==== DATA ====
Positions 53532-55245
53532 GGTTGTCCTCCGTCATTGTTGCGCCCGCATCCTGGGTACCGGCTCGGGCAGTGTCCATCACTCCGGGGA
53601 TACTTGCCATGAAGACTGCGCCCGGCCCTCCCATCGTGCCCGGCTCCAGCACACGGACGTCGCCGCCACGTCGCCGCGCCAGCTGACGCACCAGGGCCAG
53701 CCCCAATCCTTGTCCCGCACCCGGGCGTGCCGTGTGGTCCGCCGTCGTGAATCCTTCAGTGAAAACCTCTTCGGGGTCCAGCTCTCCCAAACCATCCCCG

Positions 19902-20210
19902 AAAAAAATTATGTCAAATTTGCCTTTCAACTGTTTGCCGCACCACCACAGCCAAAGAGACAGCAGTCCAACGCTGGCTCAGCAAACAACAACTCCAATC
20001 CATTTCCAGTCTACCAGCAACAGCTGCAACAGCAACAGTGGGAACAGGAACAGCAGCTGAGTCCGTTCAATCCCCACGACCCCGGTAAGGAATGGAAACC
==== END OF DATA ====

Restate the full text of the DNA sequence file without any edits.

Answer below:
Positions 53532-55245
53532 GGTTGTCCTCCGTCATTGTTGCGCCCGCATCCTGGGTACCGGCTCGGGCAGTGTCCATCACTCCGGGGA
53601 TACTTGCCATGAAGACTGCGCCCGGCCCTCCCATCGTGCCCGGCTCCAGCACACGGACGTCGCCGCCACGTCGCCGCGCCAGCTGACGCACCAGGGCCAG
53701 CCCCAATCCTTGTCCCGCACCCGGGCGTGCCGTGTGGTCCGCCGTCGTGAATCCTTCAGTGAAAACCTCTTCGGGGTCCAGCTCTCCCAAACCATCCCCG

Positions 19902-20210
19902 AAAAAAATTATGTCAAATTTGCCTTTCAACTGTTTGCCGCACCACCACAGCCAAAGAGACAGCAGTCCAACGCTGGCTCAGCAAACAACAACTCCAATC
20001 CATTTCCAGTCTACCAGCAACAGCTGCAACAGCAACAGTGGGAACAGGAACAGCAGCTGAGTCCGTTCAATCCCCACGACCCCGGTAAGGAATGGAAACC